Once on the island you have to register at the dock for a campsite. Because we landed near the weather station campground in the middle of the southern part of the island we had to have our families pick up the tags for the campsite. Be aware that due to the high number of visitors to South Manitou island, they have many, many, many rules and regulations about what you can do. Here is a short list of things you can’t do on South Manitou:
- You can’t camp near the water
- You can’t walk down to the water anywhere except where marked because of dune erosion
- You can’t walk off of trails due to the need to not trample vegetation
- You can’t pee within 100 feet of water or the trail
- You can’t bathe with soap near any water source
- You can’t take anything from the island
They have good reasons for each of these, so don’t think I am mocking them, but you should stop by the ranger station for the indoctrination to get a handle on the rules.
Once we settled in camp, we spent the rest of the afternoon lounging on the beach and playing in the water. Once sunset was approaching Laura and I took off around the western tip of the mountain to have a look at the wreck. Having seen it once before, I wanted to take Laura. Interestingly enough, the reference to the Francisco Morazan as the cormorant hotel in This is the Sea II has changed, the park service has started to control the population of cormorants, (shooting them). So there are significantly fewer cormorants than there were in 2005 when I was there last. Nevertheless, the wreck of the Liberian freighter stood there in all it’s glory. Some skin divers, who may have been illegally diving the wreck of the Morazan also pointed out the wreck of the Walter L. Frost, which was run onto the shoals in 1905. Ironically the Morazan hit the Frost as it ran aground scattering the wreck over a wider underwater area.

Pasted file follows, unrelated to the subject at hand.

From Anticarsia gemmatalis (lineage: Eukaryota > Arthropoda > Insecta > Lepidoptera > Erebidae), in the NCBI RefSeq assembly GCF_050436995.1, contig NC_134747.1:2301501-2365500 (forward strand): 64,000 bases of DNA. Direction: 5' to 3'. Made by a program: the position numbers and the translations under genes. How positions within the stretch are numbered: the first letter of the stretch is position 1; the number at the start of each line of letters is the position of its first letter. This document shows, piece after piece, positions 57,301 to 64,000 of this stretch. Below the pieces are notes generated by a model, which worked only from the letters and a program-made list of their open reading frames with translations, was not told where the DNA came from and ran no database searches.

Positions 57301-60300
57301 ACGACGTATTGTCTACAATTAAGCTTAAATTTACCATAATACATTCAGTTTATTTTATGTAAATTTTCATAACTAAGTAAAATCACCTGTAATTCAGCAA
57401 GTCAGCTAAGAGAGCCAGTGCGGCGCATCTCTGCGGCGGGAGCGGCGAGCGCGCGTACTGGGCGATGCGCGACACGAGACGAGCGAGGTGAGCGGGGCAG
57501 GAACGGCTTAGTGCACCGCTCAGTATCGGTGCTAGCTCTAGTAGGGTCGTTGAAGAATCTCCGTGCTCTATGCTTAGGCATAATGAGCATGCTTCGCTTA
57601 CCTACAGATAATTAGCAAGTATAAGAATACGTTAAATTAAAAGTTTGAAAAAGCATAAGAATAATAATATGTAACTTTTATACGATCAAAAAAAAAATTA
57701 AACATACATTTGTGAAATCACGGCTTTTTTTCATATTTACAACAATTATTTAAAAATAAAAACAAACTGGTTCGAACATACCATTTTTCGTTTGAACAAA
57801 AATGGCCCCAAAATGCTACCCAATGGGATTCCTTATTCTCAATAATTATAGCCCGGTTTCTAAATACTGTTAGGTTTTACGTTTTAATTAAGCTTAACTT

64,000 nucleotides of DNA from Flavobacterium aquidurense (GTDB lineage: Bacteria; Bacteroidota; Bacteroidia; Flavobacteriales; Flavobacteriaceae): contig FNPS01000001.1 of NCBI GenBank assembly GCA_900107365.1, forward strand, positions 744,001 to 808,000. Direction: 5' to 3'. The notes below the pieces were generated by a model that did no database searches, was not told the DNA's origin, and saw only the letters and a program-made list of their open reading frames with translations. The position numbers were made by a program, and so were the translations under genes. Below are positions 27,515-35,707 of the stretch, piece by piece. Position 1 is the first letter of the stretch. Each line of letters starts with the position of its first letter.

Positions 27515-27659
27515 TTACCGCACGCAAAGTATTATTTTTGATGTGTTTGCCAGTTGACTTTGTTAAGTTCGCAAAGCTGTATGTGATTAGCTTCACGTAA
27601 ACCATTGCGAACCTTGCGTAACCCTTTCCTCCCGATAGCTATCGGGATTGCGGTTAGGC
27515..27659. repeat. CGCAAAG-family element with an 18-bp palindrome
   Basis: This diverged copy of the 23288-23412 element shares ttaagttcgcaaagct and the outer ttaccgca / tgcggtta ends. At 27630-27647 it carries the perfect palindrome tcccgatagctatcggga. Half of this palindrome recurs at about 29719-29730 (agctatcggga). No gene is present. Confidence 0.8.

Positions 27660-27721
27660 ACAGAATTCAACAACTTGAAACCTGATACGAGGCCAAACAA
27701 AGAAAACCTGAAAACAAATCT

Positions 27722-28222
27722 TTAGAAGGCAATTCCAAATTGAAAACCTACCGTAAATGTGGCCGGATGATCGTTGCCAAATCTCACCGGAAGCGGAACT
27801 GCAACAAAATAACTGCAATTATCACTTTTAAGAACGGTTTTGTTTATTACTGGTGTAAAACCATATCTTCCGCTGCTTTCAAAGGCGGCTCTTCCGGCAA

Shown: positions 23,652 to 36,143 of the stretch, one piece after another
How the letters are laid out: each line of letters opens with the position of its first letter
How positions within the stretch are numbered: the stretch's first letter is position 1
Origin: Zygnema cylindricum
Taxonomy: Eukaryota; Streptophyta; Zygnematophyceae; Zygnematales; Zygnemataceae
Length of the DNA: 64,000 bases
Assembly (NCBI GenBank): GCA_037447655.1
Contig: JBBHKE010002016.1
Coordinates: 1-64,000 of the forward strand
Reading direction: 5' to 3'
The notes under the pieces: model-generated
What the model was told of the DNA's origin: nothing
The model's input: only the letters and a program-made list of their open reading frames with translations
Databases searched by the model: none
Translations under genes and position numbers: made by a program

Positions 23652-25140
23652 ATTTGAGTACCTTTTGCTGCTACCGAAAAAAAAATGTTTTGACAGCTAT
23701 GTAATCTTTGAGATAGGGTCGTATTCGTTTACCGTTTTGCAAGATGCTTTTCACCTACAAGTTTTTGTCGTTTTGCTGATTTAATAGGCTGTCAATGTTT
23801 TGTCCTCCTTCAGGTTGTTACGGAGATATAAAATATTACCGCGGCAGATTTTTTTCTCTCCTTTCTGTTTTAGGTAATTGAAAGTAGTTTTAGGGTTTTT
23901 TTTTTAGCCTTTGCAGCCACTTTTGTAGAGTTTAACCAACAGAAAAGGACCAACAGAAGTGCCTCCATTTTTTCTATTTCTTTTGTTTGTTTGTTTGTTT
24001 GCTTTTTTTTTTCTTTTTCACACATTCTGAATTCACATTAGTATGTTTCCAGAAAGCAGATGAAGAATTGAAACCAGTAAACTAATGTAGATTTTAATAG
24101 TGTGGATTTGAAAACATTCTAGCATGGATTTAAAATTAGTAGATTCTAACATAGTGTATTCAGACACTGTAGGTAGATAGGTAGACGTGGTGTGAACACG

The Walter L Frost a wooden steamship sank in 1905 in a storm on Lake Michigan
We ended up making many trips out to the wrecks on Sunday with wives and kids, so everyone could see the wreck. Gabriel and I go to paddle out together to see both. He was really excited about the Morazan. And pleasantly surprised by the Frost.
We hiked around the island and took many pictures as the full moon was out on Friday night, and was still quite full come Sunday. The moon was so bright and so close it looked like it was hanging over Empire dunes. I took many pictures and then discovered the night setting on my pentax. Each image had a ghostly effect that reminded me of Wim Wenders film Until the End of the World. They have a machine that shows what your dreams look like on a video player.
Come Sunday we packed and hiked the remainder of our vast food supplies back to the dock. The return paddle was nearly as calm as the way out. We managed the crossing back easily and landed near Cannery beach.